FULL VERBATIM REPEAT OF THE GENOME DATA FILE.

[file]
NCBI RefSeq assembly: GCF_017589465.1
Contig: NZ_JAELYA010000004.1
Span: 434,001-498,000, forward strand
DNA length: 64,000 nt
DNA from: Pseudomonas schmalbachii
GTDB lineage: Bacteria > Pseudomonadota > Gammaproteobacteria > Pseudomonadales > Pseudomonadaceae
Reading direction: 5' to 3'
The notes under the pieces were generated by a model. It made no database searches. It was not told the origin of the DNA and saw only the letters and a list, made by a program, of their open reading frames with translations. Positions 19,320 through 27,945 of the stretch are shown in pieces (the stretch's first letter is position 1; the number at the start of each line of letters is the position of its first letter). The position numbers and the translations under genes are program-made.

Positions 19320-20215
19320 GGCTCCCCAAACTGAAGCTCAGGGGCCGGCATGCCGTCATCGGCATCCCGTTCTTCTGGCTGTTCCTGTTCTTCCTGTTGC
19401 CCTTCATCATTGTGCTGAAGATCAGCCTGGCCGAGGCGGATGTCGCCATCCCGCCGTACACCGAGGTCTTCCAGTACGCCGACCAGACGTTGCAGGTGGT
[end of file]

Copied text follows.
NCBI RefSeq assembly: GCF_017589465.1
Contig: NZ_JAELYA010000004.1
Span: 434,001-498,000, forward strand
DNA length: 64,000 nt
DNA from: Pseudomonas schmalbachii
GTDB lineage: Bacteria > Pseudomonadota > Gammaproteobacteria > Pseudomonadales > Pseudomonadaceae
Reading direction: 5' to 3'
The notes under the pieces were generated by a model. It made no database searches. It was not told the origin of the DNA and saw only the letters and a list, made by a program, of their open reading frames with translations. Positions 19,320 through 27,945 of the stretch are shown in pieces (the stretch's first letter is position 1; the number at the start of each line of letters is the position of its first letter). The position numbers and the translations under genes are program-made.

Positions 19320-20215
19320 GGCTCCCCAAACTGAAGCTCAGGGGCCGGCATGCCGTCATCGGCATCCCGTTCTTCTGGCTGTTCCTGTTCTTCCTGTTGC
19401 CCTTCATCATTGTGCTGAAGATCAGCCTGGCCGAGGCGGATGTCGCCATCCCGCCGTACACCGAGGTCTTCCAGTACGCCGACCAGACGTTGCAGGTGGT